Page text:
REVIEW SUMMARY: The second book in Stephanie Saulter’s ®evolution series answers many (but not all) of the questions readers were left with at the end of the first book, Gemsigns, gives us a lot of background information Aryel and Zavcka, and opens a new plotline that will get readers excited for the next book in the series.
BRIEF SYNOPSIS: The Gems are now legally equal to the norms, but society has a long way to go. Aryel’s foster family visits the city for medical advice for her brother’s crippling disease, and Sharon Varsi is investigating a strange theft involving out of date genestock. Meanwhile, Zavcka Klist is rebranding her company in an attempt to start a partnership with the Gems she is responsible for creating and then nearly destroying.
PROS: Touches on important political issues; a great balance between good pacing and a well-developed ensemble cast; plot is emotionally gripping.
CONS: Handling of one of character’s special ability is heavy-handed; sometimes it’s hard to tell who the characters in the flashbacks are.
BOTTOM LINE: Some books are good, some books are even great. This one is important.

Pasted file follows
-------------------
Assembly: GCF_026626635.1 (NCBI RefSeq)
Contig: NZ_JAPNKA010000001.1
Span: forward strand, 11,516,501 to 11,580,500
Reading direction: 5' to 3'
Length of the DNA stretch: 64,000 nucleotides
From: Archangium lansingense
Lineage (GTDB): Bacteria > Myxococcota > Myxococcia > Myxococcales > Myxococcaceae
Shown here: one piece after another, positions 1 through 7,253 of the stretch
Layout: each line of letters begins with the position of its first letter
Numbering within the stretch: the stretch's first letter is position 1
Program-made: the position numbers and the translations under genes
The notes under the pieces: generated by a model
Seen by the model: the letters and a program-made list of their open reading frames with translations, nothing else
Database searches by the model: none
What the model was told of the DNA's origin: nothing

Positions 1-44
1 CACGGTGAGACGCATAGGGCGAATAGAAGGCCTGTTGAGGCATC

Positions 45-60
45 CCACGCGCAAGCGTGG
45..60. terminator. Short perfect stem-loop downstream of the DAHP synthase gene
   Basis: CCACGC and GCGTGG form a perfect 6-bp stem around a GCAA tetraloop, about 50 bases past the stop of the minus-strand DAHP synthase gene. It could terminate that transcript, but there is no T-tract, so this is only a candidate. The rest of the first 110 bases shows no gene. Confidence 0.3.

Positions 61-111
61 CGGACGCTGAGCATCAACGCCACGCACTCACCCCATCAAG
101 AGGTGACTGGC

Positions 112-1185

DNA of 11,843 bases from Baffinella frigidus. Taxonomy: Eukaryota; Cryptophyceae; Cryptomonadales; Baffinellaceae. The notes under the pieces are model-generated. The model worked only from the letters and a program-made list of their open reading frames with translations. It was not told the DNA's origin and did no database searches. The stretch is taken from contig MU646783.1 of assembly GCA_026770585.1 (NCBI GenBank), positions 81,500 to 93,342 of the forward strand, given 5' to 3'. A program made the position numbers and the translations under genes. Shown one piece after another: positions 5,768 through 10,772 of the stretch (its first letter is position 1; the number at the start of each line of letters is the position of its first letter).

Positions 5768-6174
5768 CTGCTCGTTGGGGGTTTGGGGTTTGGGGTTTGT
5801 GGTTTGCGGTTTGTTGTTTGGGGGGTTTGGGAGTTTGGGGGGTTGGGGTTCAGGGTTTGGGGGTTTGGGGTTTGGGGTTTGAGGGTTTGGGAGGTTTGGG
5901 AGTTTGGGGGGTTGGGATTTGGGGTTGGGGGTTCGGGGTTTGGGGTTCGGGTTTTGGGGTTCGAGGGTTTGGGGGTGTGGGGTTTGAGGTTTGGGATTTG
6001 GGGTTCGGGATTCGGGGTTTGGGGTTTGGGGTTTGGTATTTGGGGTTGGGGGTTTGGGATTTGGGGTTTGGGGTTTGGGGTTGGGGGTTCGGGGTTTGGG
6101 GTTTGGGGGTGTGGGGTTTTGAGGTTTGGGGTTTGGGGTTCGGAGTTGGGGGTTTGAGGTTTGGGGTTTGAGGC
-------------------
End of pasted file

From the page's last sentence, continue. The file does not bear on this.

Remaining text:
In a recent guest post here at SF Signal entitled We Need Fiction to Tell The Truth, author Stephanie Saulter more so uses the column to talk about how too many people allow their discomfort, fear, or ignorance to color their interactions with others who have physical, mental, or cognitive disabilities, but the column’s title itself is a perfect summary of so much of what she touched on in Gemsigns, and now in Binary. Gems (genetically modified people) may not look like us, but they are just like us. Does this sound familiar? This is the same line we raise (or should be raising) our children with: that person may not look like you (different skin color, or different culture, or is in a wheelchair, or is deaf, etc.), but they are just like you. Needing fiction to tell the truth, indeed. Before you start worrying about a “message” novel, Saulter isn’t trying to make readers feel guilty or feel bad. She’s showing us what can happen when we do finally remember that we are all in this together, that it’s not “us vs them”, because we are all “us”.